Looking for a book on the Japanese art of urushi (lacquer)? Check out this post and the next one!

If you want to find out about the art of Japanese lacquer but don’t know which book to read, I have one that I highly recommend. What is more, this Japanese book has been translated into English! In this post, I’m going to tell you about the Japanese original and why I endorse it. And in the next post, I’ll discuss the English edition.

When I was starting out as a translator in the field of Japanese arts and crafts, I took on some English translations relating to the art of lacquer. It concerned me that the field of lacquerware is completely different to that of netsuke and that there are many technical terms that I didn’t know even in Japanese, my mother tongue. Although I realized it was essential to learn more about the basis of lacquer art, I wasn’t sure I could read a book that was too technical or complicated.

I looked for a book that would give me a good grasp of Japanese lacquerware while also being easy to read. Then I came across a perfect book: Urushi no hanashi (The book of urushi), published as Iwanami Paperback Library by Iwanami Shoten in 2001. Later I learned that it is a true classic in the field of Japanese crafts and that my father had read it decades ago (the earlier version was published as Iwanami Trade Paperbacks in 1964). It immediately became one of my favorites, but I never imagined that I would become involved in its English translation in the future.

Known as the bible of urushi, this book includes the fundamentals of Japanese lacquer art, and most Japanese curators who specialize in the field have read it. Whenever I tell them that I was involved in the English translation, they are invariably amazed and say, “Really?!” They think the book is too difficult to translate into a foreign language. I, too, thought it impossible until I actually took on the task. In the words of one curator, “This book is written in the style of a general book, but the contents are just as profound as those of a specialist book.” Or to put it another way, difficult and specialized topics are written in such a way that non-specialist readers can understand them.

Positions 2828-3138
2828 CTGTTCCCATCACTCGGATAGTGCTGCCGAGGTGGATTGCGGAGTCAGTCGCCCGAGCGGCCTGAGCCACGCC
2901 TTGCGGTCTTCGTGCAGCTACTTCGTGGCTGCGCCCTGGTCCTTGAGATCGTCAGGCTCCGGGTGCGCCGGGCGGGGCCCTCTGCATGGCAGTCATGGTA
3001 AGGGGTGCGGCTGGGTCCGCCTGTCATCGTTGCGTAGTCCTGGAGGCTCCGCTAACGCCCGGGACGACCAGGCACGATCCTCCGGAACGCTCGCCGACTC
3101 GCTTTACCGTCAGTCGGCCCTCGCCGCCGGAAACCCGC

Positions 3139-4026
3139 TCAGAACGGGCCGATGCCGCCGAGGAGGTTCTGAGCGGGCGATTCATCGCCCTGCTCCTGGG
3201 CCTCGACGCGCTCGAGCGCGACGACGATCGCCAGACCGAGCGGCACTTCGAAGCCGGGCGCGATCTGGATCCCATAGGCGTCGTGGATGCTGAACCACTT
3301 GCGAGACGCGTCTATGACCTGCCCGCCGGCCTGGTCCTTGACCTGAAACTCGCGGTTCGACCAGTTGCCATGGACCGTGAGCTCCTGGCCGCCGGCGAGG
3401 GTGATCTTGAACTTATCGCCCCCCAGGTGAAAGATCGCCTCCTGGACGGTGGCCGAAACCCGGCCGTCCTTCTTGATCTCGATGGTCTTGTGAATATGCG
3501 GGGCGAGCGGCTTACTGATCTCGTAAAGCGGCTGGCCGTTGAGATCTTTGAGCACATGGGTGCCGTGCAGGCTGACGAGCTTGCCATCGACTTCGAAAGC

In addition, this book contains many fascinating anecdotes. The author, Matsuda Gonroku (1896-1986), was a master lacquer artist who specialized in maki-e (lit. sprinkled picture) and led post-WWII Japanese culture as a Living National Treasure in the maki-e technique. His autobiography in Part II of the book is indeed a saga of this legendary figure in Japanese arts and crafts. Highlights of the book are well conveyed in the following 2019 review by Akiyama Toshinori, a writer and family friend to whom I had recommended the book:

I finished reading Urushi no hanashi last weekend.
I first learned about Matsuda Gonroku from your
father, and in a word, Matsuda was an amazing
person who truly deserves respect.

Reading this book was an eye-opening experience
regarding urushi, and I read it with great interest
and pleasure. The book covers the process of
working with the urushi material, the production
process of lacquerware, various techniques, the
lacquer crafts in various regions of Japan, as well
as the use of lacquer in ships, architecture, and
on fountain pens. I was particularly fascinated by